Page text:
President Donald Trump defended the program on Thursday, saying billions of dollars’ worth of loans are being processed and bankers will be paying out the money “in the very near future.”

“I’m hearing it’s a very, very successful rollout,” Trump said. “They did want changes in applications, they want changes in loan requirements, etcetera,” he said of lenders.

Bankers warned the Trump administration it had failed to provide sufficient guidance on how lenders should draft critical documents. They wanted the fine print on rules that business owners must follow to get their loans forgiven, and banks held off completing financing because of uncertainty about loan documents, called promissory notes. Guidance from Treasury finally came on Wednesday that they could use their own form or an SBA one.

But a sample SBA loan note posted online caused even more confusion, said Kristen Granchelli, vice president of government affairs at NAGGL. It was dated 2002 and mentioned “collateral,” which the SBA’s coronavirus aid program doesn’t require.

“We are being told, ‘Just be comfortable with building your own note,’” Granchelli said. “That is an incredibly risky place to live in for a lender who’s trying to do right by their borrower.”

The main holdup has been a lack of clarity from SBA, Granchelli said. Historically, bankers that make loans through the SBA’s loan program use a guidebook that’s more than 300 pages, she said. Bankers have yet to see any such specific guidance for the new loans, including how to ensure the government will forgive them, she noted. The system could be further strained as the self-employed and independent contractors can start applying Friday, raising even more questions about how the rules apply to them.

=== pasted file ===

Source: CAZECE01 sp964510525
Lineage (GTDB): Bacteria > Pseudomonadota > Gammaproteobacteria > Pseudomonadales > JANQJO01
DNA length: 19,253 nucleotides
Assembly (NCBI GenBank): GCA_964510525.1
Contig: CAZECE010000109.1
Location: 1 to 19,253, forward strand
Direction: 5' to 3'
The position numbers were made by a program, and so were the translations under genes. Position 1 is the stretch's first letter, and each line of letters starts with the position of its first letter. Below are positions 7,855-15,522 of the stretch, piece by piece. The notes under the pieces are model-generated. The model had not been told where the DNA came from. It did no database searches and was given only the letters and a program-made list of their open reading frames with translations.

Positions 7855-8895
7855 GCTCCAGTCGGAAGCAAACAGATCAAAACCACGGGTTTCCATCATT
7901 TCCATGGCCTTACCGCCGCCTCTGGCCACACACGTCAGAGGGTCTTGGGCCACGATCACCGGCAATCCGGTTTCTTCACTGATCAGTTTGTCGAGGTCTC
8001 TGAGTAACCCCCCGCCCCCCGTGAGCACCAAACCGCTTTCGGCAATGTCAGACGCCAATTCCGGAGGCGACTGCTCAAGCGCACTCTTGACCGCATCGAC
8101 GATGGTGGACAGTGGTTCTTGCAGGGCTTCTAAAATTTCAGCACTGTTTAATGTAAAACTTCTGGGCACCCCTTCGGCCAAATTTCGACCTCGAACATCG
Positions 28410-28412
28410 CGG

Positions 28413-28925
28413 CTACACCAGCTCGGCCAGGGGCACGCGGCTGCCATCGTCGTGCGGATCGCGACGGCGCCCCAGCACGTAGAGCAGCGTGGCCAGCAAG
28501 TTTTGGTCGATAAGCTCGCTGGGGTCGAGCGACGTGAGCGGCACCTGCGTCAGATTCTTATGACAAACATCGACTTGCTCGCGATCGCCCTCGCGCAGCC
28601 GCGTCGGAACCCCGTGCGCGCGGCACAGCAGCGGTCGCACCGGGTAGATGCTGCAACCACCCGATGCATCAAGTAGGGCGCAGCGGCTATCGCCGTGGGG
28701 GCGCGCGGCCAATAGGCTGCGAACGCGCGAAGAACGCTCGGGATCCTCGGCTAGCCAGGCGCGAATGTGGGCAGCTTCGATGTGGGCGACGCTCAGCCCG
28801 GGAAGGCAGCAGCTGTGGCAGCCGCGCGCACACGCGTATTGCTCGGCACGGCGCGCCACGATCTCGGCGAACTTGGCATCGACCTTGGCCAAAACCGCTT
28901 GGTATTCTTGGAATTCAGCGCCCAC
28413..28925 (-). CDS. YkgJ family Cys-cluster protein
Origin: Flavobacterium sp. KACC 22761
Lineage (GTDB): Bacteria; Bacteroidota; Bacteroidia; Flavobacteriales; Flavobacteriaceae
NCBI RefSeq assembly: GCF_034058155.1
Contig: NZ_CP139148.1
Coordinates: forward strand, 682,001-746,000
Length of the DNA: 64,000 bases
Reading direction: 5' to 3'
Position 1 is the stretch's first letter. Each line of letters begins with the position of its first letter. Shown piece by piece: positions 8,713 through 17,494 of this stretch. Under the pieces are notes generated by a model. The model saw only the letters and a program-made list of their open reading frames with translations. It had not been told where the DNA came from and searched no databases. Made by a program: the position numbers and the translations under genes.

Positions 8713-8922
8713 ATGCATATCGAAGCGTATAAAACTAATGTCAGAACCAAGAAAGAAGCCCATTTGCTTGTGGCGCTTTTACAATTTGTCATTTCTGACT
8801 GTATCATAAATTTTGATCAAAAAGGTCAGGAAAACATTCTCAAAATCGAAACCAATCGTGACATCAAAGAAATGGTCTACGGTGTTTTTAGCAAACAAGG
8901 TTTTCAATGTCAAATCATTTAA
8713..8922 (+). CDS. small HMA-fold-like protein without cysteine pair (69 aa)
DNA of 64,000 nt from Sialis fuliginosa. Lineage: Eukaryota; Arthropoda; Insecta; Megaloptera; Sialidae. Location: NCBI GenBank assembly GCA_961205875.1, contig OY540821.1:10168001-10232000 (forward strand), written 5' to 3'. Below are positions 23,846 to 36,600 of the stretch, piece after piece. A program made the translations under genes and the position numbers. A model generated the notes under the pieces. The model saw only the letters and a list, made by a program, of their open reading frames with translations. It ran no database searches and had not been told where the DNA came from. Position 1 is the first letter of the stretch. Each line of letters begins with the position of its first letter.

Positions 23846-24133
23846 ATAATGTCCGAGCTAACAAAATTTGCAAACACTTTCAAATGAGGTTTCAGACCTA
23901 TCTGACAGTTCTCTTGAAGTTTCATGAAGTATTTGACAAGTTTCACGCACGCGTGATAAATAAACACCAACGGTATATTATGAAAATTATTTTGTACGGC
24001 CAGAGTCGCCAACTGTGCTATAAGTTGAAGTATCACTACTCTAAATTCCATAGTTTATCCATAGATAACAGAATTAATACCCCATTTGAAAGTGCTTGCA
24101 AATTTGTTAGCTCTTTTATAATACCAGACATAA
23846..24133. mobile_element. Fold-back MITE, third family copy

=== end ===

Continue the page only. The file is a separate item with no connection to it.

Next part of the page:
For many banks, taking applications was only the beginning of their problems. Lenders reported that the legacy SBA E-Tran system has crashed or been inaccessible for long periods of times due to the flood of applications, even as SBA is working to increase capacity.

The SBA is testing an application programming interface, or API, which should allow financial institutions’ systems to connect directly with the agency’s, according to a person familiar with the matter, potentially speeding up the process dramatically.

The program also was initially limited to SBA lenders, meaning 60% of financial institutions couldn’t participate and faced delays trying to get certified, said Paul Merski of the Independent Community Bankers of America. Online and other non-bank lenders can apply to lend, but the application form was just released on Wednesday.

Small businesses have also been frustrated in trying to get loans approved because some banks aren’t accepting applications unless the borrower has an existing lending account. Banks blame time-consuming federal rules requiring them to verify customers designed to catch terrorists and money launderers.

“It might take the Treasury Department really pushing some banks,” billionaire Mark Cuban said Thursday in a Bloomberg Television interview. “I really truly expected that forward-thinking banks would use this as a way to attract new customers because it’s a unique opportunity, but they just haven’t.”

But small business owners are also wary about whether they’ll be able to get the loan forgiven at the end of the eight-week period and be stuck with a loan they can’t repay, even with payments deferred for six months.

“No one has ever disbursed this amount of cash in such a short amount of time, not surprised things are crashing.” said Justin Catalana, chief executive of Fort Point Beer Co., a San Francisco-based brewer, distributor and restaurant chain, who’s still waiting for a loan.

— With assistance by Jennifer Surane, Edward Ludlow, Sonali Basak, Saleha Mohsin, and Justin Sink